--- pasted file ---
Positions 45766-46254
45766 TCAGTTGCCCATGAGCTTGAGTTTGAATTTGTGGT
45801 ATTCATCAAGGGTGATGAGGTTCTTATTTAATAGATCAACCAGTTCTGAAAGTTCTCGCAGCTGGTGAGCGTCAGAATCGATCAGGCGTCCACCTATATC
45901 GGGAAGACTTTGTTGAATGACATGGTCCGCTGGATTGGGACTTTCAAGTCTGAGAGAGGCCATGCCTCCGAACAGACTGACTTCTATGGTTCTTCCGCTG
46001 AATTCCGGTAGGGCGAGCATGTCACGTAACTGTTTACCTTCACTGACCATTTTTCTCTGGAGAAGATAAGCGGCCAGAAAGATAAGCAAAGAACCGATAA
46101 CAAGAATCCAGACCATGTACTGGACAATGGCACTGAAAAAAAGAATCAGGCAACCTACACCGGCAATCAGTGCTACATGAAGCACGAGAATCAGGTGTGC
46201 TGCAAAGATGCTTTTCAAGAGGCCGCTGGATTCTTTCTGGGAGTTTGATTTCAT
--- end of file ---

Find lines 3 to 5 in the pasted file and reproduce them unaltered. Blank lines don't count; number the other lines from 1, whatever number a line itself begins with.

45801 ATTCATCAAGGGTGATGAGGTTCTTATTTAATAGATCAACCAGTTCTGAAAGTTCTCGCAGCTGGTGAGCGTCAGAATCGATCAGGCGTCCACCTATATC
45901 GGGAAGACTTTGTTGAATGACATGGTCCGCTGGATTGGGACTTTCAAGTCTGAGAGAGGCCATGCCTCCGAACAGACTGACTTCTATGGTTCTTCCGCTG
46001 AATTCCGGTAGGGCGAGCATGTCACGTAACTGTTTACCTTCACTGACCATTTTTCTCTGGAGAAGATAAGCGGCCAGAAAGATAAGCAAAGAACCGATAA